May 20, 2009

Gaming Setup 101: Famous Tables

One often overlooked aspect to D&D gaming is the physical area in which you play. Understandably, most folks focus on buying game materials, prepping the adventure, buying snacks, etc. However, in order to have a truly satisfying experience, you need a good place to play. This article is a first in a series about the crucial elements for a great gaming setup. My tips are for the gamer on a budget. If you’re like me, most of your money goes for bills, diapers, and other necessities (e.g., beer). More often than not, gaming supplies are the last on the list.

The Table

The table is the cornerstone of the gaming setup. If your table is crap, your game will suffer. However, having a great table can be simpler, and cheaper, than one might think.

Famous Gaming Tables

A few gaming tables have made the rounds on the web. By and large, these tables aren’t for a guy on a budget. Here are my thoughts on them.

The Avenger Table
This one is my personal favorite. It is highly utilitarian and that is the real key to a great table in my book. You can even buy instructions for $11.00 from the website. The table itself is not cheap though. The website states that the entire setup cost the creator about $2000.00 to assemble (that price is for the whole room, but I’d bet the bulk of the money went to the table). If I ever had the time and resources, I would seriously consider making such a table. The only thing I have against it is its wet erase gaming surface. Personally, I think dry erase works the best for gaming, and I think one could easily substitute a dry erase surface for the one they use. I’ll deal with options for a cheap and practical gaming surface in a subsequent article.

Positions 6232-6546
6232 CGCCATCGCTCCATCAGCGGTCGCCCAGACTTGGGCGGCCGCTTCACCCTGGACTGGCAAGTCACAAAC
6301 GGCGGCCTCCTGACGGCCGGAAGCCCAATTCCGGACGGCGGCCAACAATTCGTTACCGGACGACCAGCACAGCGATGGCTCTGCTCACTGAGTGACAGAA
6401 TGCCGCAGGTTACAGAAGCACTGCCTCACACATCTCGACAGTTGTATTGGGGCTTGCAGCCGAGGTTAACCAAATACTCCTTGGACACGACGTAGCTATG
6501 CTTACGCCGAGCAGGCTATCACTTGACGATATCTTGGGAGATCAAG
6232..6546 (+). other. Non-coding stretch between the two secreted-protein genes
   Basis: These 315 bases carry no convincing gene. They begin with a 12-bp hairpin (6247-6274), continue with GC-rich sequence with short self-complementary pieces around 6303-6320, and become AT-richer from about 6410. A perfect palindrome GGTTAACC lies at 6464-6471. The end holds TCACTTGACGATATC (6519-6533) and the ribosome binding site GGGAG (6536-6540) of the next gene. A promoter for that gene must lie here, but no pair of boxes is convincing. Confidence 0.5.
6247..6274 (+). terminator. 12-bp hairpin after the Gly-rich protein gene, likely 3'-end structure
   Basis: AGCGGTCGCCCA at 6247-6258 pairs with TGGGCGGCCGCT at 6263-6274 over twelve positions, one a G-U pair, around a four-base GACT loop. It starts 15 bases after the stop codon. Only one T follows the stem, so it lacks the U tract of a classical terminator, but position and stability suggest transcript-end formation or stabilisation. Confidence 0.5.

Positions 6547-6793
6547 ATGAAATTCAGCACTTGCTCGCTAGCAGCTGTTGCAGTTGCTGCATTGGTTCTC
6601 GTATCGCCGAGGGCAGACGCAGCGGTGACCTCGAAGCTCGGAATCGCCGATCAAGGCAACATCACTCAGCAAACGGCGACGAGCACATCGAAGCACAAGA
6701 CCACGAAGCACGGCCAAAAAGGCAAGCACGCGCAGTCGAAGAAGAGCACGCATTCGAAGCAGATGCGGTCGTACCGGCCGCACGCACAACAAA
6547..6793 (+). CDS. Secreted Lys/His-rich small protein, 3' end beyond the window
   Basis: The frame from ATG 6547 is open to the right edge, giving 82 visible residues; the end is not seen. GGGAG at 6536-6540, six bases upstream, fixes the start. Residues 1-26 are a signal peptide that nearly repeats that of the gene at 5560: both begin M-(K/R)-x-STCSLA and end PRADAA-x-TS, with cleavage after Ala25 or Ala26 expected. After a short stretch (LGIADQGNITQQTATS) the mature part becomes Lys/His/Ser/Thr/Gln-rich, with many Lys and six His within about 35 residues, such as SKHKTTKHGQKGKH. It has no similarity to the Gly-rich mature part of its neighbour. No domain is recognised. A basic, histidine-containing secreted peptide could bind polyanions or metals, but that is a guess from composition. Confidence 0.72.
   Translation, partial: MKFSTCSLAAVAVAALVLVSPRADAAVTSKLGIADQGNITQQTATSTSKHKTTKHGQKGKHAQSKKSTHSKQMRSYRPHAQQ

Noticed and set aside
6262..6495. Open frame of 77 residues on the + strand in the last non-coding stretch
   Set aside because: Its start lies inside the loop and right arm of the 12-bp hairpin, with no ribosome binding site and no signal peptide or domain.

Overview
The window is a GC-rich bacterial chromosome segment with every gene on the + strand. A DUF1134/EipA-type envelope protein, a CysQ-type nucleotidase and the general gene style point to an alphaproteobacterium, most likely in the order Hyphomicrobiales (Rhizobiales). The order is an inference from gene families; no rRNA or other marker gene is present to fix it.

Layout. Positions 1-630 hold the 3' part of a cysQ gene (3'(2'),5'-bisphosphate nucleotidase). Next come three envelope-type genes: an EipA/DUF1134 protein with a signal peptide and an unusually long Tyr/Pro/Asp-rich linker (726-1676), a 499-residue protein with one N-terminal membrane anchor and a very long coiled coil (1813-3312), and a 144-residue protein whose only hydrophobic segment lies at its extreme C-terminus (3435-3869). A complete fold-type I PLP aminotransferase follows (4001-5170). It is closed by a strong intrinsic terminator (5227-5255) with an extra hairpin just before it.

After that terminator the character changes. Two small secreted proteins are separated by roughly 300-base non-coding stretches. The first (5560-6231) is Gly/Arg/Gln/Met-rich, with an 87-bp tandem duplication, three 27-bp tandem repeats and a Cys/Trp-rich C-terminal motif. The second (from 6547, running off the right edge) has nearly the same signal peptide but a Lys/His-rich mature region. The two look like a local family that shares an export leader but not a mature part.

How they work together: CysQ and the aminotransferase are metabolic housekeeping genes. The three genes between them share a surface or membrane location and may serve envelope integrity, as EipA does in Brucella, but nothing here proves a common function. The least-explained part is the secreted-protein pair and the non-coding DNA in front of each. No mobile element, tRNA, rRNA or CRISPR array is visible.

The Agyris Game Table
This table is probably the coolest looking table around, but I’m not a fan. It has some neat features, like a clever way to pass messages to players, but other than that, it doesn’t seem that practical to me. It’s too cool for its own good. One aspect I do like is its elevated gaming surface.

Pen, Paper, & Pixel Table
I have seen quite a few setups online that make use of an projector to display the battle map on the table, such as the Pen, Paper, & Pixell one. The main innovation here is about the gaming surface rather than the table itself, so I’ll save most of my review of this setup for that discussion. For the actual table, while I think the size is perfect, I’m don’t care for the rest. The table is designed to be low so as to be used with the surrounding futons. While it might be very comfortable while relaxing or waiting your turn, this setup requires players to lean forward all the time to roll, move miniatures, etc. That seems a bit annoying to me. It looks perfect for hanging out, drinking a beer, and BSing with friends, but not so great for playing a game.
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